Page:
The Lieutenant of Inishmore, LA

Written by:
Karen Weinstein
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The Lieutenant of Inishmore

By Martin McDonagh
With Chris Pine
Directed by Wilson Milam
Mark Taper Forum, Los Angeles
Through August 8, 2010 

Chris Pine (left) and Zoe Perry in “The Lieutenant of Inishmore” at the Mark Taper Forum
Photo by Craig Schwartz

What is a critic to do when she is convinced she has seen a good piece of theater but did not particularly like it? Supposedly “The Lieutenant of Inishmore” is a comedy. So it says in the program, and a large portion of the audience was frequently cracking up. I asked myself, how many of these people would be laughing if they were seeing a DVD of it at home? Maybe I am not the person to answer that question, but I have my suspicion that few would be laughing very hard. At intermission I ran into a friend who said, “I like the play, but I can’t figure out why?” It was a sentiment that was almost a corollary to my thoughts.

Subject-wise “The Lieutenant of Inishmore” deals with serious matters. The Irish revolutionary movement occupied much of the 20th century, breaking into widespread conflict in 1967. Like many revolutionary groups, it splintered into factions who often had bloody disagreements among themselves. Social psychologists have posited that the most bitter conflict happens between groups who are most closely identified. The program contains a very useful essay by Amy Dunkelberger about the Irish “troubles” and the “labyrinth of paramilitary organizations” that split from the IRA. The splinters were often splinters from other splinters. A read through her essay before the play begins is very helpful, as details are easily forgotten; some audience members are undoubtedly too young to remember.

Chris Pine is Padraic, the self-appointed, sociopathic lieutenant of a tiny splinter faction that is, in turn, the offspring of much splintering. You might say that his group was one of many great-, great-grandchildren of the IRA and it is on the verge of another amoeba-like divide. Idealistic goals of liberation have been lost in the shuffle. Lost in lofty but vacuous speechmaking, and delivering a bit of torture on the side, his revolution is more about himself than a valid cause. While he and the other characters would be hard put to clearly articulate why the fight was important, none was at a loss spouting bromides of revolution.

Young Davey (Coby Getzug) finds Padraic’s cat, Wee Thomas, dead in the road. He carries it to Padraic’s father (Seán G. Griffin), with whom the lieutenant had entrusted the cat while he was off torturing, shooting, and terrorizing – and maybe some raping and pillaging on the side. The cat was his “only friend in the world”; little wonder. No love is lost between father and son. Out of fear, Donny, the father, tries to pin the blame on Davey, the hapless teenager whose major concern in the world is that he not be taken for a girl because of his prized long hair. Donny is clearly, and justifiably, terrified of his son’s rage.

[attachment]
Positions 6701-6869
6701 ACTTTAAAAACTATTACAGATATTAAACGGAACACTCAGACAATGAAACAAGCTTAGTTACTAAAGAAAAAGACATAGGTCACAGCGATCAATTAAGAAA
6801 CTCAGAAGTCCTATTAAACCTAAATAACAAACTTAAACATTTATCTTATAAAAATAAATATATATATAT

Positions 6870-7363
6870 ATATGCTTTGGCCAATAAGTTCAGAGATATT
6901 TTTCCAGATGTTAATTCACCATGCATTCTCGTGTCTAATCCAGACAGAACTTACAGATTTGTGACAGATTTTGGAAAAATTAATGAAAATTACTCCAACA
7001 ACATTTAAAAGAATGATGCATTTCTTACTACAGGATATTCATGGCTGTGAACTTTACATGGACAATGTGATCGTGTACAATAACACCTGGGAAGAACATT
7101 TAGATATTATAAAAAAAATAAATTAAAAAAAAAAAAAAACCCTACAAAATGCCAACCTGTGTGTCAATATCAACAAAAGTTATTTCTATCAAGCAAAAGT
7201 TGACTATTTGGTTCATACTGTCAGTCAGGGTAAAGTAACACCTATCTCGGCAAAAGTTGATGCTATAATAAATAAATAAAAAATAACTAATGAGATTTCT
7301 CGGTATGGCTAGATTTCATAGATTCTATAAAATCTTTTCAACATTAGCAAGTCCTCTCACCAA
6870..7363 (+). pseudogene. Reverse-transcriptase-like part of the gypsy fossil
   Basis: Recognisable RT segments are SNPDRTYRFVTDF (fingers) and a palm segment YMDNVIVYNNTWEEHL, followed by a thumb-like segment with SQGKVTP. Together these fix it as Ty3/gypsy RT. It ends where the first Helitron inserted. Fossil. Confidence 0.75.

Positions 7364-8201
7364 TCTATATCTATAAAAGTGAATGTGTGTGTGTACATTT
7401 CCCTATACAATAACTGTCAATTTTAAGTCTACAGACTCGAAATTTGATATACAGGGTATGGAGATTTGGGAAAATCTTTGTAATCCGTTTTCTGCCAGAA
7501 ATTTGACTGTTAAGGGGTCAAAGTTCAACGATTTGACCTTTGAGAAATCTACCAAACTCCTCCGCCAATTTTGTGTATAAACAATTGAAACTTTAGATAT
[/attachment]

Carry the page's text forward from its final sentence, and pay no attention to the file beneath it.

I could go on with the story, but I do not believe that would particularly illuminate the issue. My friend probably liked it because playwright Martin McDonagh has a skillful way with words. Under the able direction of Wilson Milam, the rapid-fire dialogue is as though it had been written by an Irish David Mamet. I would agree with her that far, and satire generally sits well with me. Where I parted company with her was the fact that the humor was based on the graphically portrayed sadistic actions of the revolutionaries:  “Which nipple do you want me to cut off?” politely asks Padraic of the minor drug dealer he has strung up by his heals. That is, he asks this after he has removed a selection of the young man’s toenails. And that is just for openers.

Another essay in the program, “’Tis More Than a Scratch” by Kristin Friedrich, is a lengthy defense of onstage violence. “The Lieutenant of Inishmore,” however, exceeds any level of blood-soaked mayhem I have seen onstage. Her apology did little to make it better for me. Friedrich used Shakespeare and Sophocles, in addition to other classics, as examples of time-honored, onstage bloodshed. True enough, but few plays have depicted gory violence so realistically. Act II was especially gruesome. For approximately 20 minutes – as the grand finale – the joint-by-joint, blood-soaked dismemberment of three fresh corpses by Donny and Davey under the gun of Padraic left the stage and the actors awash in blood.

Sue me. A passionate embrace between two blood-drenched actors (Padraic and Davey’s boyish pubescent sister whose claim to fame is her ability to shoot out an eye at 100 feet, a talent honed on a herd of cows) does not strike me as funny nor does it turn me on. I’ll take my satire at a less graphic and more cerebral level. If, however, blood is your thing, by all means rush to see “The Lieutenant of Inishmore.”

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